'Chernobyl' might be one of the best TV shows ever, but it's not without its flaws. Here are 8 historical inaccuracies in HBO's miniseries all true history buffs should be aware of.
HBO's new series about the 1986 disaster at the Chernobyl Nuclear Plant is as exhilarating as it is haunting. Johan Reck's direction and Craig Mazin's writing do a great job at capturing a terrifying and tense atmosphere few movies or shows can achieve, as they manage to keep you on the edge of your seat staring at the screen in utter disbelief. And the whole thing is made even more powerful by the fact that what you're seeing on screen actually happened—for the most part.
But, a TV show being what it is, Chernobyl is not without its inaccuracies. It's a series, after all, not a documentary. Still, many have praised the realistic depiction of the incident perhaps a bit beyond what it deserves, so we should set the record straight. Some details are minor, others are more significant: here are 8 historical inaccuracies in HBO's Chernobyl that all true history buffs should be aware of.
Ulana Khomyuk didn't actually exist
Let's start with an easy one. As the show itself lets you know by the final episode, Emily Watson's character didn't really exist: she's a composite creation meant to represent many actual scientists who worked with Legasov at the time. That's a real shame, though: she was one of the most badass characters in the show, and it would've been awesome if she had been real.
The final trial was very different in real life
Surprise, surprise: Legasov's shining moment in the final episode's fateful trial didn't go down as depicted in the show. So, you're saying a Soviet scientist didn't actually use modern American values, ideals, and thoughts to criticize his own country? What a shocker.
Though Legasov was in fact critical of his government's role in the disaster and the subsequent cover-up, he would never really use Hollywood-like freedom speeches to get his point across. Still, Craig Mazin, Chernobyl's writer, claimed the scene was inspired by the real events that surrounded the actual trial, though it was compressed and a little embellished for the show. Legasov wasn't even present there in real life, and the trial itself involved a weeks-long examination of every minute detail that had gone down during the accident and afterwards, with many people appearing and testifying—people the show could never have possibly introduced properly. So, it's just as well that we got more a summary than a literal depiction here.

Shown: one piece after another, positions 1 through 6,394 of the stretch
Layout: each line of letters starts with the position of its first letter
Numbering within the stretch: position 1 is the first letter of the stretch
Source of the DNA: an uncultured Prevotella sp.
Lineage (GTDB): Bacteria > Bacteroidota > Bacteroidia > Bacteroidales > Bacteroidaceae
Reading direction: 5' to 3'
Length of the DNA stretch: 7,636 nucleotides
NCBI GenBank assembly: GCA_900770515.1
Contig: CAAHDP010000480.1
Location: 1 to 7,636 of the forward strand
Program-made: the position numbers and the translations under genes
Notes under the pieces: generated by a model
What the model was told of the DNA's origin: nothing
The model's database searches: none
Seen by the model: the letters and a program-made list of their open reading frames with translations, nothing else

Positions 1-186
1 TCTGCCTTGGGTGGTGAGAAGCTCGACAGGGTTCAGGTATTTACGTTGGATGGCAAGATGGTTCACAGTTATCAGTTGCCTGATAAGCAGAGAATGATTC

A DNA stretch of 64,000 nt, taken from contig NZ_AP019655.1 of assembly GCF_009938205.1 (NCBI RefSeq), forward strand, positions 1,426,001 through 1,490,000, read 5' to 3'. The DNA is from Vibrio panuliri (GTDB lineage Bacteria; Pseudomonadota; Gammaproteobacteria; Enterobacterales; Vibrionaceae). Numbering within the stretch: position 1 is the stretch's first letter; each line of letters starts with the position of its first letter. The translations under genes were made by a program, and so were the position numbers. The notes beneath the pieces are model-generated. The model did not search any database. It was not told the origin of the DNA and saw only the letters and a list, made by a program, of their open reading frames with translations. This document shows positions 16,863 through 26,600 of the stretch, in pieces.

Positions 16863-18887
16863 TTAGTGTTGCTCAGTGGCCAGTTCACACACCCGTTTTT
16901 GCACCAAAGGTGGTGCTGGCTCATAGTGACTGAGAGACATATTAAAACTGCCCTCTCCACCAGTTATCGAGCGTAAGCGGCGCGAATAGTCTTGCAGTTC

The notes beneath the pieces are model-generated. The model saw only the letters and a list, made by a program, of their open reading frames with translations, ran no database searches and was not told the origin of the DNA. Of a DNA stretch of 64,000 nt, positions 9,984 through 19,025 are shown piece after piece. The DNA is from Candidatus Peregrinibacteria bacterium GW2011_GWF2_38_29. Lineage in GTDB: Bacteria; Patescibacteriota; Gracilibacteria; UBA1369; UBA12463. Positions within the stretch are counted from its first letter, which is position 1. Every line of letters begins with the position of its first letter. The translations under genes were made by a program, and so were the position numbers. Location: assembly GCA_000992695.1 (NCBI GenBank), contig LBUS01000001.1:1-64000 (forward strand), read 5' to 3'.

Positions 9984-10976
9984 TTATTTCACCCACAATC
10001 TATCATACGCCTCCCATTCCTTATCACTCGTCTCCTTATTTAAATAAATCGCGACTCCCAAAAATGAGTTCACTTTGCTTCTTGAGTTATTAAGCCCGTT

The steam explosion averted by three heroic divers would not have been so devastating
Much of the tension from the second episode comes from the fear that a steam explosion was imminent as soon as the core meltdown reached the groundwater underneath. That's what brought Ulana Khomyuk into the lives of the main characters, after all—she warned Legasov of the approaching danger and miscalculations that led Legasov to neglect it. Khomyuk claims that the follow-up explosion would involve a force of 2 to 4 megatons, wiping out Kiev and most of Minsk in the process. The radiation released by that secondary incident would also devastate much of the continent, carrying a lethal cloud all across Soviet Ukraine, Latvia, Lithuania, Belarus, Poland, Czechoslovakia, Hungary, Romania, and most of East Germany.
Unfortunately, there was nothing as dramatic brewing after the initial catastrophe. Though it was technically possible that would happen, it wasn't really a likely scenario, as Jan Haverkamp, a senior nuclear energy expert, points out. If all of the melting core were to hit groundwater at once, then yes, it's plausible an unprecedented radiation leak would damage most of Europe. But since core meltdowns happen very unevenly, that would not have really been a worry. Also, the 2-to-4 megaton range seems to have been a gross exaggeration.
Legasov recorded a suicide note in real life, but it wasn't quite as the show depicts it
As you might have imagined, Legasov's suicide recordings never really asked "What is the cost of lies?" nor did he answer with the dramatic line "It's not that we'll mistake them for the truth. The real danger is that we'll hear enough lies, then we no longer recognize the truth at all." It's pretty clear that it all was creative license on the part of the writers—Legasov was far from a Hollywood writer to be interested in talking like that. There are also some other details that seemed to have been romanticized for the show. He didn't actually die exactly on the two-year anniversary of the accident, but a bit later. A minor detail, sure, but worth mentioning.
The Soviet Union didn't really use threats of summary executions by the 1980s anymore